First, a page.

What is the purpose of enabling?

The benefits of enabling are twofold: the individual who is using substances can continue the behavior they want and secondly, the enabler does not have to acknowledge that anything is wrong. This action however, is a short term solution to a long term problem. Long term, enabling drug abuse behavior leads to unhappiness for the enabler and the further deterioration of the individual using drugs. Another reason enabling occurs is because of the idea of co-dependency.

Co-dependency

Co-dependency is the idea of being overly involved in another person’s life. Having a constant preoccupation with the other person’s behavior and feeling unnecessarily guilty when not taking care of the other person’s needs. This often times stems from not having adequate self-esteem. Some common themes in the co-dependency cycle on the part of the dependent person are as follows:

  1. My feelings are not important
  2. I'm not good enough.
  3. I’m not lovable
  4. My having problems is not acceptable
  5. It's not OK for me to have fun.
  6. I don’t deserve love
  7. I’m responsible for my friend or significant other’s behavior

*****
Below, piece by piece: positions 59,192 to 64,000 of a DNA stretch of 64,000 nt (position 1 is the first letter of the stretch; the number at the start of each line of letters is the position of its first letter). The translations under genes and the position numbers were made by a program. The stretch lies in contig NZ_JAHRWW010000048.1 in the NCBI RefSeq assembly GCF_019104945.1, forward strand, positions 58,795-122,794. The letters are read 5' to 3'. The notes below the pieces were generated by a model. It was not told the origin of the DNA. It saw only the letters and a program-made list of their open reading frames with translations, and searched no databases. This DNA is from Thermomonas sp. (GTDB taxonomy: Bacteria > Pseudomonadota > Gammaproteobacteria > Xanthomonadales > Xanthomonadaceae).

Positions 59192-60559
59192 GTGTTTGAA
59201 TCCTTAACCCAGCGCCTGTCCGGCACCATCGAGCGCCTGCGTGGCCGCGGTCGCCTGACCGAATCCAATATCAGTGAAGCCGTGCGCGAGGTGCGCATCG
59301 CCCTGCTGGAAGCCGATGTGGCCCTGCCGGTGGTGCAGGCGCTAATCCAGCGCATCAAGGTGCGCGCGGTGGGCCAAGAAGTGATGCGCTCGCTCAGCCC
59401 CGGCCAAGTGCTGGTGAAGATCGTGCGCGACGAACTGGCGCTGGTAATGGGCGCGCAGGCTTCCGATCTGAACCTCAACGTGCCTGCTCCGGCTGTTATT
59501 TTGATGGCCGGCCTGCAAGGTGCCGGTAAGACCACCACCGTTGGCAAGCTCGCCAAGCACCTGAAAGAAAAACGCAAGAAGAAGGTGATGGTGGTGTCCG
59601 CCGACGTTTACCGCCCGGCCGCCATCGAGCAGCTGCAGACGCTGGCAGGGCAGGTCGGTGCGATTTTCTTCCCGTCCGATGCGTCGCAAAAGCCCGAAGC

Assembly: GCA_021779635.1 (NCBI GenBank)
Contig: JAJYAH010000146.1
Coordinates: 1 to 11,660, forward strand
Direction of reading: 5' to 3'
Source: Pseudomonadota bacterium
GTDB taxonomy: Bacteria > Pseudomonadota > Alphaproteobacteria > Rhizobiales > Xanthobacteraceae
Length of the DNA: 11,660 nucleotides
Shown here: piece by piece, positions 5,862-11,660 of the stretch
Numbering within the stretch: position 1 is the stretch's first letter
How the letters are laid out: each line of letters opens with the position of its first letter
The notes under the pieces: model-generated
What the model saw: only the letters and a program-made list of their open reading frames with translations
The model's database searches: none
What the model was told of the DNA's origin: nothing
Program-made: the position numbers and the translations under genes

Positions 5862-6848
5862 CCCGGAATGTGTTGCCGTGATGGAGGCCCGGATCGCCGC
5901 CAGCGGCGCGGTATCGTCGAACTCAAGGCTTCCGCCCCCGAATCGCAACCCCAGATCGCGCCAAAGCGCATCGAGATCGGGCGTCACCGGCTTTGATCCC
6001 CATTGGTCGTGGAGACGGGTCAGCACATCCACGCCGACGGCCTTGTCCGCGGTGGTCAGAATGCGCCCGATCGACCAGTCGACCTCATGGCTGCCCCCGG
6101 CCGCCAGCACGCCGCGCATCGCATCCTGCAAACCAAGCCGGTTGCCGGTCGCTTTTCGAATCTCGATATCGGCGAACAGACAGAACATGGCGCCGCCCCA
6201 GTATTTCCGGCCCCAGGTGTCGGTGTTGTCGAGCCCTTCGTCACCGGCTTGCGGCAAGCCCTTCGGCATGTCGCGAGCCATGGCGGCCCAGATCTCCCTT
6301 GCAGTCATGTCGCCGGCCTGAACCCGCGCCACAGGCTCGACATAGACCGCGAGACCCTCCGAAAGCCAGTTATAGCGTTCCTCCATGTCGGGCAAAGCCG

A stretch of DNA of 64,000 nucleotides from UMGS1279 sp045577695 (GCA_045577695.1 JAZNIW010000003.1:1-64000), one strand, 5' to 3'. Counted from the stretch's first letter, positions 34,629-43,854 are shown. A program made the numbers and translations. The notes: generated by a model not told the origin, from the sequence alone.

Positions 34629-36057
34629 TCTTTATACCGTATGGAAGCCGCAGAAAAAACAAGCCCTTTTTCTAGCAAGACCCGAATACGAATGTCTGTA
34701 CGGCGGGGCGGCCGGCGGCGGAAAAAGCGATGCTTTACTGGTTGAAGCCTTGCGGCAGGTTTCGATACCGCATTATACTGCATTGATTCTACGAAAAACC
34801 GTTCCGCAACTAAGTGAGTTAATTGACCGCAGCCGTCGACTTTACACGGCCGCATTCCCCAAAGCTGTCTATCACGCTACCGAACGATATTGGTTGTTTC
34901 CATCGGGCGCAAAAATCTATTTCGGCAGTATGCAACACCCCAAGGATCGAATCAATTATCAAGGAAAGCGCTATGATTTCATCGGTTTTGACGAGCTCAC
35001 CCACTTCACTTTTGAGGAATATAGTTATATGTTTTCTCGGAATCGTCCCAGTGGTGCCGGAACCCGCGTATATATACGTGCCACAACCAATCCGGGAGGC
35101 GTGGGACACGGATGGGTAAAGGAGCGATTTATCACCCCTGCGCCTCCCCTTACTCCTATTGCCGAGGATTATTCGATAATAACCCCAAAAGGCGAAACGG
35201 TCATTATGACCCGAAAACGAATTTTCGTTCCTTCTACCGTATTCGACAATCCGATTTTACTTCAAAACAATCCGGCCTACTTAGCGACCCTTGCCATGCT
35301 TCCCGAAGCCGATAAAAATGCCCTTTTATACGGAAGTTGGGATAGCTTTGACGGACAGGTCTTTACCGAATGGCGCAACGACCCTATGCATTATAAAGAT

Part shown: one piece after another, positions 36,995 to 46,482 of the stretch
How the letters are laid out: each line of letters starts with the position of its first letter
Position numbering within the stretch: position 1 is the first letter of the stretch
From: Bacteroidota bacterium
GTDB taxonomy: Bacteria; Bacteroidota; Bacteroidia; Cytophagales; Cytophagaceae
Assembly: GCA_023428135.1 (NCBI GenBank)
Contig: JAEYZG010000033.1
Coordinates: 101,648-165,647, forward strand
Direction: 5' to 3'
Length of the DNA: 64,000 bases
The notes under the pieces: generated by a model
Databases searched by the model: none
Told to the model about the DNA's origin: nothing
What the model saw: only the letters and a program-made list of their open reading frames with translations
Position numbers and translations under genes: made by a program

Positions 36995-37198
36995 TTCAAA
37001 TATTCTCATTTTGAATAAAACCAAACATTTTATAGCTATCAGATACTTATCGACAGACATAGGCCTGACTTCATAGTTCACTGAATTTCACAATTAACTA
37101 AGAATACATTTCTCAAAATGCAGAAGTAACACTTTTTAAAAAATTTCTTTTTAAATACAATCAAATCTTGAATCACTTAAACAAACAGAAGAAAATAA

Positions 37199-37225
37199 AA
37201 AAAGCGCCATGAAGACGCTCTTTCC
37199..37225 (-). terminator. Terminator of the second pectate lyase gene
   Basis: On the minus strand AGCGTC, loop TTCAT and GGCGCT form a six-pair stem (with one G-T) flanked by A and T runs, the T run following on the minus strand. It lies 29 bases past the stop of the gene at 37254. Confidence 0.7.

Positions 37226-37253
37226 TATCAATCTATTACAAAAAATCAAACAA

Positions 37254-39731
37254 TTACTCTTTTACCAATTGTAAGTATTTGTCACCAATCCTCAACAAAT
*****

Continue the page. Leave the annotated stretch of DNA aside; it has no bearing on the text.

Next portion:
What can one do about being co-dependent?

Co-dependency is a vicious circle in which the person being enabled and the enabler need to extricate themselves. It is recommended by experts in the field, that co-dependent family members or loved ones remind themselves on a regular basis that they did not cause the problem, cannot control or fix the problem. They need to understand that the only thing they can do is offer assistance which may or may not be heeded. The codependent person needs to understand that the only person, who can help the substance abuser, is the substance abuser- he or she needs to go obtain the help that is available.


Everyone Here Needs Help

In a co-dependent situation, both the abuser and dependent person need assistance. The substance abuser needs to fix both the chemical and psychological bonds, he or she has to alcohol or substances and the co-dependent individual has to understand why he or she feels the need for this dependency. Experts in the field recommend that help in the form of substance abuse counseling be obtained for the substance abuser as well as therapy for the dependent person.


Can this cycle be broken?

Like any other substance abuse problem, steps can be taken towards recovery. In this case, help should be obtained for all parties involved. There are treatment centers in which everyone in this scenario can be assisted. It is a matter of the co-dependent person to realize he or she has a problem and then go from there.



Works Cited
Banta JE, Montgomery S. (2007). Substance abuse and dependence treatment in outpatient physician offices, 1997-2004. American Journal of Drug Alcohol Abuse.;33(4):583-93.
Campbell CI, Wells R, Alexander JA, Jiang L, Nahra TA, Lemak CH. (2007). Tailoring of Outpatient Substance Abuse Treatment to Women, 1995-2005. Med Care. Aug;45(8):775-780.

“Codependency Resources”
http://alcoholism.about.com/od/coda/Codependency_Resources.htm. Accessed on 1st August 2007.